Feeding the cast iron jones

I’ve been lusting after a dutch oven I spotted in a local antique store; they had a sale going on today, so I bought it. It’s an old Wagner Ware Drip Drop #8 roaster. There’s a local guy who refurbishes old cast iron and reseasons it. This replaces my old stock pot that bit the dust, and of course will have many other uses. They also had an old 1850s chuck wagon piece (with three legs on it) that was way cool, but it would have busted my budget.

A few years back I found essentially this same thing (except made by Lodge) in a Grocery Outlet and it has sat in the place of honor on my stove (and in a whole lot of my cooking) ever since. Easily the best $6 I ever spent.

Unless you are looking for actual chuck wagon (or camping) use, be glad you didn’t buy the spider. None of my seven legged dutch ovens are invited indoors much–They don’t work on the stove and are a royal pain to use in an oven.

To make my Ledeburite dreams come true I want a 16" diameter camp oven–my 14" oven doesn’t have enough room to make rolls for one of my typical feeds.

Looking at some auction sites I see price listings for your rig north of $100. Can I ask how much you spent?

Got it for $76 on the one-day sale, normally priced at $90. I looked on line and saw the higher prices, so went for it. The nice thing about old cast iron is that it seems to be smoother textured than the newer stuff, and you don’t have problems with cracking. They also had an oblong roaster there, but again it was more than I cared to part with.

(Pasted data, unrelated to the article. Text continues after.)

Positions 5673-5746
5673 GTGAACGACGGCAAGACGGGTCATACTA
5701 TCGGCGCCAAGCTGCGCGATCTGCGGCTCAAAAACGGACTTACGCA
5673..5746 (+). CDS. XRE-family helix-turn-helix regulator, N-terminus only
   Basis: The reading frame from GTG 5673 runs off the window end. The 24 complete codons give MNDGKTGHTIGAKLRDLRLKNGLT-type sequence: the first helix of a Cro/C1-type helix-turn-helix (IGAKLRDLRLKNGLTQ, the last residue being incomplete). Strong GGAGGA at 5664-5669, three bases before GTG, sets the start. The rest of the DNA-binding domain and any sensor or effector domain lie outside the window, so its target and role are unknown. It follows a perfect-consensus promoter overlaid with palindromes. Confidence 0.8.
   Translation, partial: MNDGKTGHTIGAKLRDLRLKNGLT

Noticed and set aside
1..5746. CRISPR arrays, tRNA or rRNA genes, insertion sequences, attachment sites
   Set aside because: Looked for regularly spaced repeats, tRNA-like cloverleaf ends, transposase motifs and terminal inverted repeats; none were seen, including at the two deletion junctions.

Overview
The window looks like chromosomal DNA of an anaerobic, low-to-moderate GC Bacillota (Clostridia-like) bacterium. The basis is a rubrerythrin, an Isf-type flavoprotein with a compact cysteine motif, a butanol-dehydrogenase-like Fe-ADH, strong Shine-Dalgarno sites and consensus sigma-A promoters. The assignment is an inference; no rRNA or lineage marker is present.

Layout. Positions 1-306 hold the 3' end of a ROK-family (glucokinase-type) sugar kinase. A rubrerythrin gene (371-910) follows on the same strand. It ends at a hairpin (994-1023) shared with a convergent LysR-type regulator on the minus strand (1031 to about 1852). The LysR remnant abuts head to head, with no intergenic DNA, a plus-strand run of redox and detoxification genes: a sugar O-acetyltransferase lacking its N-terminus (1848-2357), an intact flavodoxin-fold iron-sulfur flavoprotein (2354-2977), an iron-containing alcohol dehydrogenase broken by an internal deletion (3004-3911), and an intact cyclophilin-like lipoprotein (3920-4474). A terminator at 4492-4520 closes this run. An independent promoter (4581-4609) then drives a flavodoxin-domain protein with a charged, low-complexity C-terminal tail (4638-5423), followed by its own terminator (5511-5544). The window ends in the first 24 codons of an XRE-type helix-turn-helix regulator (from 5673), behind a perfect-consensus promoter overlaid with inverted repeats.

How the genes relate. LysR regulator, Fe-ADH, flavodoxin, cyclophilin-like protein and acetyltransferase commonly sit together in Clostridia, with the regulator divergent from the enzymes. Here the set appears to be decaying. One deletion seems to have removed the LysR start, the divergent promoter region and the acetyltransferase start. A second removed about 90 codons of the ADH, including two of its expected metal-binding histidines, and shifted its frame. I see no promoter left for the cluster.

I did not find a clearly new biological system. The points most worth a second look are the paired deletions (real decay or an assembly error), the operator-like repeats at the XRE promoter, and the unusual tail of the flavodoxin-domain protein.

One trick I have tried on some of my camp ovens is to polish the bottom with a flat grinding wheel (on a drill). It did make the surface much smoother (although I will cheerfully admit not as good a patina as decades of use and care will give) but I don’t use them enough to really tell. I would like to chock them up on a milling machine to get a really good finish but I lack the equipment.

The patina is nice. This thing just sits there and gleams. They also had a complete set of frying pans, from about a 5-6" up to probably 14".

A nice piece that my wife found at a 2nd hand store many years ago is a cast iron muffin “tin”. I’ve never seen one elsewhere.

If like me, anyone here is wondering just what a Wagner Ware Cast Iron Drip Drop Roaster 8 is,here ya go.

Sweet buy, Chef.

So while y’all are casting irony, I have a question: what oil is good for seasoning? The cooking oils I’ve tried so far get tacky after awhile, especially since I don’t use my pan that frequently.

Man, I picked up something damn similar at the Army & Navy store for $15 a dozen years ago. I get a hankering for an enameled one every so often but, hey, why do I need another 10 lb pot in the house? :smiley:

Unless you are going to heat that oil to 500 degrees or so after applying it, it will always get tacky. The high heat carbonizes the oil, which is the process for seasoning. Any vegetable oil is suitable for a light coat after cleaning, but tackiness is inevitable.